Wouldn’t an ask for a donation like this, one which employs the principles of specificity, reciprocity, and conformity/social proof, be more likely to generate donations that a generic banner at the end of the article?  Probably, and the changes needed to make something like this happen are not substantial.  The opportunities are near endless when you take what we know about what the human brain responds to and integrate it into your website’s or app’s design and communications.

3) Superior User Experience

Providing a superior way for supporters to use or interact with your content and products vis-a-vis non-supporters is the first of the remaining six elements discussed in the value proposition framework.  One implication of charging for user experience improvements is that it allows you to monetize an audience without necessarily needing to restrict their access to content, though this remains an option.  Therefore, it is appropriate for both standard subscription and membership models.

The Guardian has chosen the former strategy. 

An example is their Premium Subscription which allows subscribers to “Enjoy an ad-free experience across all of [their] devices when [they’re] signed in on [their] apps and theguardian.com”.  Similar moves to grow revenue by removing ads are evident in how YouTube Premium removes them from subscribers’ videos and how the startup Scroll allows subscribers to read selected articles from prominent news organizations without being interrupted by banner ads.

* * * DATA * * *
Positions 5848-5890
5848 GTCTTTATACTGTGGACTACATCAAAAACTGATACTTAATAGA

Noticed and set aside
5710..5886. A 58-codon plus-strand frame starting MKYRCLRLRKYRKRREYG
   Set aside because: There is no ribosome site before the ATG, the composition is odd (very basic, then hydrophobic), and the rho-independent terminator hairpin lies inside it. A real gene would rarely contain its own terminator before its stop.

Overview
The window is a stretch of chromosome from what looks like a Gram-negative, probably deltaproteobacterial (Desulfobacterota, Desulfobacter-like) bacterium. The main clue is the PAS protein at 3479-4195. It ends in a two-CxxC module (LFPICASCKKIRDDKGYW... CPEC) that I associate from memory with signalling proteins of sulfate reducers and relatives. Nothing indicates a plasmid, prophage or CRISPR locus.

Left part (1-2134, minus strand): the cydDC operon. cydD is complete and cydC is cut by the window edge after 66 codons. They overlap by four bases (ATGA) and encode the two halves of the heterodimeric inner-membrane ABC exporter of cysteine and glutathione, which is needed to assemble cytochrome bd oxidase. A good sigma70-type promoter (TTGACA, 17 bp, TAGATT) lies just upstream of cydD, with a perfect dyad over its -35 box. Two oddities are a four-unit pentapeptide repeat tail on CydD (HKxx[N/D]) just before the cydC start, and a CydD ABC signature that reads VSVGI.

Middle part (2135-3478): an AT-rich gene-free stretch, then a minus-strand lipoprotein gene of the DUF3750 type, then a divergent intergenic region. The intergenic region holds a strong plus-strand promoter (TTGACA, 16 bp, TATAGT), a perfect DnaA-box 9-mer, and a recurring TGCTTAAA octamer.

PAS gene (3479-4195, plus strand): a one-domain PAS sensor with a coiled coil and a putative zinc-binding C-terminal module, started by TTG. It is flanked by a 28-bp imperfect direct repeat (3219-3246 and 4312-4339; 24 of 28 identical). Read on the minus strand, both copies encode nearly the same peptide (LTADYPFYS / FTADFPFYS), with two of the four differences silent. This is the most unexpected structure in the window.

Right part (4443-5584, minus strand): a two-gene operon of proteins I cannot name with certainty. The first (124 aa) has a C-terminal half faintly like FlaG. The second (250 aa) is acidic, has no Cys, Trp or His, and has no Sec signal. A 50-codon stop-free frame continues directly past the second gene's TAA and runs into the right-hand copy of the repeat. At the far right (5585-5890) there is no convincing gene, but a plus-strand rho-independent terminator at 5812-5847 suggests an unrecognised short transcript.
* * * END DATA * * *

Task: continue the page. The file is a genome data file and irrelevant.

However, superior user experience is not just about getting rid of ads.  The New York Times’ “For You” mobile app functionality which allows subscribers to follow and access content by their “interests” rather than by traditional “sections” (e.g. Politics, U.S., World, etc.) is a different example of building value through superior user experiences.  The New York Times understands that some people are more likely to use the app and pay for a subscription when content discovery is facilitated in a way they would naturally approach it – by topics they care about (e.g. Climate Change, 2020 Election, etc.) – rather than by the formal categorization of sections.